Everytime this country has seen real desperate times, more of our freedoms were lost, and there was a further centralization of government. Thats history, not opinion. If we allow our country to slip into such desperation, history shows we will suffer the same old fate.



Look, we agree on many things so dont let the basic fundamental disagreement that we have to think I dont understand your point. But it seems to me that you are willing to let our government to do anything "out of panic", and let me tell you "out of panic" you loose your rights, out of panic we have go to wars, out of panic you let your government make anything.


This isn't panic. This is a legitimate worry. These banks, just today, raised rates for lending, making it even harder to get a loan. This is becoming a serious threat. Companies are going under, the market IS panicing. That is why we need a swift response.



posted on Sep, 30 2008 @ 12:52 PM
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Originally posted by bruxfain
A complete freeze in the credit market, will stop growth. It won't affect credit that has already extended and most businesses are not operating with a 2 week horizon. Furthermore, The credit markets are not just now freezing up, it started in August 2007.


No, because this is the time where multimillion dollar companies are borrowing the most amount of money to stock up for the holiday season. As a result of this tightening loaning practice, many companies are already considering moderate lay-off's and closing stores.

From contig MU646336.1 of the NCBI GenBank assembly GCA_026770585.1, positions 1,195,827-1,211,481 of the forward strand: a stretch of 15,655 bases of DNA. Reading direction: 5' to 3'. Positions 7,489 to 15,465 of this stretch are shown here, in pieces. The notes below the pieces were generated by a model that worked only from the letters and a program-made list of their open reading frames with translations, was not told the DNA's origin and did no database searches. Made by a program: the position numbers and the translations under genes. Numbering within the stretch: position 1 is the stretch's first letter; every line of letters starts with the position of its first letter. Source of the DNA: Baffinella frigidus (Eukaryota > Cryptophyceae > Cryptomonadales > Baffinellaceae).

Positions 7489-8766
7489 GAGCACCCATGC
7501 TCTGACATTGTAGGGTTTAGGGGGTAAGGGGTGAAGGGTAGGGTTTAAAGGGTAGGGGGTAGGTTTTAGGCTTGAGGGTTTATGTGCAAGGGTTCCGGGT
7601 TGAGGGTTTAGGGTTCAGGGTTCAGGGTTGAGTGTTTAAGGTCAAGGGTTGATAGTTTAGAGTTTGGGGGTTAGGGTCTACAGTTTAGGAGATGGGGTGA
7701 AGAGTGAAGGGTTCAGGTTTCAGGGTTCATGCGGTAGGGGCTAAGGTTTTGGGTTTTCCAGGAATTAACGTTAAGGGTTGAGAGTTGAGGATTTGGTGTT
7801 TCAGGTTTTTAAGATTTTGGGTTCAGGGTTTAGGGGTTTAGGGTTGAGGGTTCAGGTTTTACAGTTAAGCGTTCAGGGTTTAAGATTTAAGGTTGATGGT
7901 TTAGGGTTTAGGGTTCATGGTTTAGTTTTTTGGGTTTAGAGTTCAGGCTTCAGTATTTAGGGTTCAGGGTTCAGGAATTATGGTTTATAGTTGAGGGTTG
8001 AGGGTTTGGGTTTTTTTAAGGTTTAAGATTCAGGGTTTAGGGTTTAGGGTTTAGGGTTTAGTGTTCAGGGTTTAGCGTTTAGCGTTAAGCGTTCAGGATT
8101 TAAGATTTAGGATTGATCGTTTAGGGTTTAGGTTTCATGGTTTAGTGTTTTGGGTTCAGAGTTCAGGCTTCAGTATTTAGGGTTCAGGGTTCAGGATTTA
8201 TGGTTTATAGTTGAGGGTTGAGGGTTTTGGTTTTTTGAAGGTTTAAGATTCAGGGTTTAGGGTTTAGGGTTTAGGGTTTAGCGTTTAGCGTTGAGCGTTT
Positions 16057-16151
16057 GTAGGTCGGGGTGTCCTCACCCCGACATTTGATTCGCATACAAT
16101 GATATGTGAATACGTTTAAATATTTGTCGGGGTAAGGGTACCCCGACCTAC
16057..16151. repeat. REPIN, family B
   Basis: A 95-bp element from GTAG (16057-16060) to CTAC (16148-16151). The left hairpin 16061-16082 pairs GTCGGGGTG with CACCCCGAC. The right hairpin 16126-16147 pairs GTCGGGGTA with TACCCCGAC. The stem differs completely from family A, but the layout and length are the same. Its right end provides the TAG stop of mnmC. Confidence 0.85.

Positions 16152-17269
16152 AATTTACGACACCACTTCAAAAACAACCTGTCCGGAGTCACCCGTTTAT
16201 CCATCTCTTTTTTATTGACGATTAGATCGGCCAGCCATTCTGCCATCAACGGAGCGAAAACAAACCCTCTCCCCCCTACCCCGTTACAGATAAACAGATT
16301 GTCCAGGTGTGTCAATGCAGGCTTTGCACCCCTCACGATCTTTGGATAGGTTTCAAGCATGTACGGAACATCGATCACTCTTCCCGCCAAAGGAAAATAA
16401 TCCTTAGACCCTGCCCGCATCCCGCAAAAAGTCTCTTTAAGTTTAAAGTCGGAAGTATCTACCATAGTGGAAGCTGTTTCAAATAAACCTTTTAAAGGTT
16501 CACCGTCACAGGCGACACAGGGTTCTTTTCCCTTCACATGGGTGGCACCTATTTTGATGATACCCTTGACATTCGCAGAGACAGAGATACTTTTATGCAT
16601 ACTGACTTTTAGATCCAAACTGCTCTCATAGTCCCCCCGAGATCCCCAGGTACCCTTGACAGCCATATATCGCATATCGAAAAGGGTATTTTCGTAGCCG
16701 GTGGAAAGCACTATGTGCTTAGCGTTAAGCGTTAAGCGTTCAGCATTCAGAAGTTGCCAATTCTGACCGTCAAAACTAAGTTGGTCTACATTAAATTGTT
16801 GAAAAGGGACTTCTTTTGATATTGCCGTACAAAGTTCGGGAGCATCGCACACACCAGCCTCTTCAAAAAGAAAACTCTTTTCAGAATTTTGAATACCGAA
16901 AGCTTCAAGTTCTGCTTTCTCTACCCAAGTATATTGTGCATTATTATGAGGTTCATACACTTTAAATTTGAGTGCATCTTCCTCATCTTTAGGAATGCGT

This sudden increase in frozen credit is dangerous. Just today, as I stated, the rates were raised again, making it harder to get a loan.



And even if the credit markets just started freezing up, it is some kind of flash freezing process. Why all of the sudden, within 2 weeks. All the greatest economic minds in Washington, all of the lawmakers and noone who matters was able to see this coming from a million miles away.


Because banks started to go under and these bad assets started to come back to them. As a result, nobody want to lend money, especially not to other banks. Some people have been saying this would happen eventually. Nobody listened though.

Its the "that doesn't directly effect me so I don't care" attitude. As it has been said, Congress is reactionary. They don't pay mind to something till it punches them in the face. That is the same for all issues, not just this one.



Your statement that the $700 Billion is not a solution, but instead just a band-aid to stop the bleeding isn't sweetening the offer. When, if ever, will these Banks and Lawmakers try and make a problem actually go away?


If you don't want them rushing a solution that doesn't work, they need time. That is something they don't have right now because the banks have frozen up their lending practices as a result of this crisis. Banks started to fail and that resulted in this sudden jump in frozen credit.



posted on Sep, 30 2008 @ 12:52 PM
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We are so focused on the US situation that people aren't realizing that this is happening in other countries too, maybe not as urgently as here, but it's happening. This is a GLOBAL situation. Here's why: